Mothers in lockdown: Alison

Name: Alison

Children’s ages:
4 and turned 7 during lockdown

Heald Green

What were your initial thoughts about how lockdown would affect you?

Honestly? I was delighted.  I felt like it was what I had been preparing for my entire life.  I’m a children’s Librarian and I love reading apocalypse fiction.  I thought I was well prepared, I thought I would know what to do; the cupboards were well-stocked and we had a store of non-perishables in the garage (thanks Brexit). I thought it would be a fun chance to spend time with my family and complete all of those projects I always meant to. I thought it would last a few weeks and I’d be back at work after Easter.  I was so naïve.  

What was the reality of those first few weeks of lockdown for you? That this was no post-apocalyptic adventure story, this was real life and it was hard.  

My husband had been working from home for a couple of months prior to lockdown because his office had been flooded.  He immediately set up in the spare bedroom and I got busy making a timetable for us both, and another for the children.  

As I work in a school my first reaction was to attempt to replicate that behaviour at the kitchen table.  My suggestion that the children might want to call me ‘Mrs Bond’ was met with utter bafflement and my attempts to engage them in learning went not much better and nobody would raise their hand when they wanted to speak!  By the end of the first week we had all cried and I had declared that there was a reason I was a working Mum!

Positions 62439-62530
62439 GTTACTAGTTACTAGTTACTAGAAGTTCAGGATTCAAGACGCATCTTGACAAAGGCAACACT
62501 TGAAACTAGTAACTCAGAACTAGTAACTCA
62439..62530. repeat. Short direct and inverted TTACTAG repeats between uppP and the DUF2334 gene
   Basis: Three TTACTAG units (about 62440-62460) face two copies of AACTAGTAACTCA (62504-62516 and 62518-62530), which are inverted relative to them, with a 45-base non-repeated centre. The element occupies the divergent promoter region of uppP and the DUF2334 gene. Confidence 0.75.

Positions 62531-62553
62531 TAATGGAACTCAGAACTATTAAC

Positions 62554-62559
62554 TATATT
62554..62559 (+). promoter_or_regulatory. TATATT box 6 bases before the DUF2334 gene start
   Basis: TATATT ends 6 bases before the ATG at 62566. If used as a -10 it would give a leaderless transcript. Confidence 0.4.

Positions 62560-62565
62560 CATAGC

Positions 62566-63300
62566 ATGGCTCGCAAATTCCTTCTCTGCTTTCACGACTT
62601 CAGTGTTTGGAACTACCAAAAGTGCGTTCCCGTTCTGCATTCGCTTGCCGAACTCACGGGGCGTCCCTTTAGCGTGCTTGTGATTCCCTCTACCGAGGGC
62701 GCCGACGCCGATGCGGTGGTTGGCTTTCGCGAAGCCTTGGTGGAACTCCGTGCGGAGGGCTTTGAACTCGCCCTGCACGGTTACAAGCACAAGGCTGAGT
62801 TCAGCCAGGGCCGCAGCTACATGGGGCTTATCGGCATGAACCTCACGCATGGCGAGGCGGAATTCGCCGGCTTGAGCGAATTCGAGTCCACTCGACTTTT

Fairly quickly we moved to a routine of me working 7-9AM whilst my husband sorted breakfast and getting dressed.  I would come downstairs in time for Joe Wicks and work out whilst being climbed on.  Some negotiation was required to get them both to the table but we managed some literacy done or maths or on the good days even both. At 11 we would have a break and watch Let’s Go Live – Maddie Moate has been an indespensible TA.  We made lunch together and Rich would come down to join us at about 12.30.  In the afternoons we would potter, do crafts, bake, garden, play with lego or play doh, read or watch a movie.  By 3pm the children were popped in front of the telly so I could work until 5 when it was usually time to get tea on.

Has lockdown changed over time for you as the restrictions have been eased? I think this has been something that has caused some friction between my husband and myself.  He is more risk averse than I am; even before lockdown he was the more measured and sensible one whilst I am more reckless and gung-ho.  However when it comes to something this serious I feel it is more important to respect his concerns than to exert my desire to go out and play with my friends (or enable the children to play with theirs).  As a result of this it doesn’t really feel like the easing of restrictions have changed things for us.  We didn’t really meet with any friends for a long time and have only really emerged this last fortnight. Almost everything else has remained the same.  Throughout lockdown, the children and I would walk round to see my parents once a week, until very recently sitting on their garden wall as they sat in their porch.  Similarly my husband took them to see his mum in the same way and because of these visits we didn’t really see other people. This has extended somewhat lately, just in time for the rest of the region to go back into a mini-lockdown!